OPINION: Squamish pooch wars

Spring has not yet sprung and the pooch wars are already underway in the Shining Valley. Two recent letters to the editor of The Chief about how dogs should be handled triggered a tsunami of responses on social media.                        

Brenda Addis said she was fed up with adults saying their dogs are friendly. “Keep him or her away from me and my pets because I’m not friendly,” she warned. “More people are moving here with their own rules. The sign states leash up your dog. Signs state pick up after your dog. I’ve been here for 40 years. Now there is more poop and people are too lazy to pick up after their dog,” she added.               

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Bruce Dean believes owners who keep their dogs on a leash “typically have the least trained and least socialized dogs... Dog licensing laws are wrong, too. They lump us all into one freakin’ basket… Until the authorities get their act together, I will do for my dog and I as we need.”                                                                                                                     

So how are other jurisdictions handling the situation? Maybe the folks down in Carmel-by-the-Sea, California, have the right idea. That city is one of the most pooch-friendly places anywhere.

A local plaza even features a doggie watering hangout called the “Fountain of Woof.”

As well, canine room service menus and “Yappy Hour” are offered in hotels and inns throughout Carmel.  In certain areas of the community as long as a dog’s handler is present and the animal is “under voice command” no restraint is required.

However, the dog cannot be more than 25 feet (7.6 metres) away at any time and handlers must carry a leash in case anything goes amiss.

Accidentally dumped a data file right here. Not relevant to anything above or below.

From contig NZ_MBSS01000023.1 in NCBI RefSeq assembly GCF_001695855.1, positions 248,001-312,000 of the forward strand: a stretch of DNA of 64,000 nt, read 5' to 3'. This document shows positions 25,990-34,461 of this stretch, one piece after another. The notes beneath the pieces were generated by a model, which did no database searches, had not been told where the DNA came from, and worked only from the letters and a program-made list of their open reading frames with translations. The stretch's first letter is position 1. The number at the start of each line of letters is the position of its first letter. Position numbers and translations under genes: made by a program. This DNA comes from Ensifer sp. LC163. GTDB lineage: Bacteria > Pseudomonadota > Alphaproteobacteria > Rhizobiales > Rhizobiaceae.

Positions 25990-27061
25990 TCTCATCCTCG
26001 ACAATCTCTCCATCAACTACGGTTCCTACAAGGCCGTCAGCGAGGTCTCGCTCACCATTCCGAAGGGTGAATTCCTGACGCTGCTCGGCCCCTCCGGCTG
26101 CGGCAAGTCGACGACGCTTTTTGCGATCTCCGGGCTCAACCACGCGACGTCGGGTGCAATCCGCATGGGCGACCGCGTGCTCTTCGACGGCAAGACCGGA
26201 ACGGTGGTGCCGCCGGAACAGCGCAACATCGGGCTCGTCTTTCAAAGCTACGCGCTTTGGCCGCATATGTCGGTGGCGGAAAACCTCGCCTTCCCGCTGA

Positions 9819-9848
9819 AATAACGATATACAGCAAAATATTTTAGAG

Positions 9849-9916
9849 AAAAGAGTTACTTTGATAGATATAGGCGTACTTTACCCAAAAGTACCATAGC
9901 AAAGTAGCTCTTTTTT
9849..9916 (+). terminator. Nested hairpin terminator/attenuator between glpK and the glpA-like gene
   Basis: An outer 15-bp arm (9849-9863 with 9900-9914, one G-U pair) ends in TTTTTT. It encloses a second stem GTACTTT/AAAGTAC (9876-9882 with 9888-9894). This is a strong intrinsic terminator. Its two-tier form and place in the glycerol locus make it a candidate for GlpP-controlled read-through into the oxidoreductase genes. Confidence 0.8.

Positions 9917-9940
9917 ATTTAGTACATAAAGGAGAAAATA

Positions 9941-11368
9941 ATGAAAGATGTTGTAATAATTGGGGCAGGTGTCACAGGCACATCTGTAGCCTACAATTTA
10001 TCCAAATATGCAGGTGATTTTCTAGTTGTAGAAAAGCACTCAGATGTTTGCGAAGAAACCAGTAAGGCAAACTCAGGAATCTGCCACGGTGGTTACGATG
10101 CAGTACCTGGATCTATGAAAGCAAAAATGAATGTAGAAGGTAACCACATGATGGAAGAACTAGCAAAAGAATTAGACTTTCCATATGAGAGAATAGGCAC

Dogs must also be trained to return to their handlers on command and stay put when other people or animals are present.                                                                                                       

Elsewhere, under the U.K.’s Dangerous Dogs Act, it is a criminal offence for a dog to be “dangerously out of control” in a public place or a location where the dog is not permitted. Even if no attack takes place, owners can be prosecuted when someone feels threatened. That threat could be as simple as a complaint about a dog barking at a person, chasing, or jumping up on them.                                                                                                   

In Tyrol, one of Austria’s nine states, without exception, dogs visiting public districts must be kept on a two to three-metre leash.

Fines up to 360 Euros can be imposed for non-compliance and there is a hefty tab for not picking up after your pet.

In Vienna, which boasts 169 off-leash dog parks, all dogs, big or small, must be muzzled or kept on a lead in communal venues. Under the Clean Streets Act, so-called “WasteWatchers” make sure dog owners scoop the mess left behind by their four-legged friends into the waste bags available from dispensing sites throughout the city.                                                                                                                   

After everything is said and done, numerous options are out there to appease the combatants in the ongoing Squamish canine grudge match. Deciding what’s best for all concerned will be the biggest challenge.

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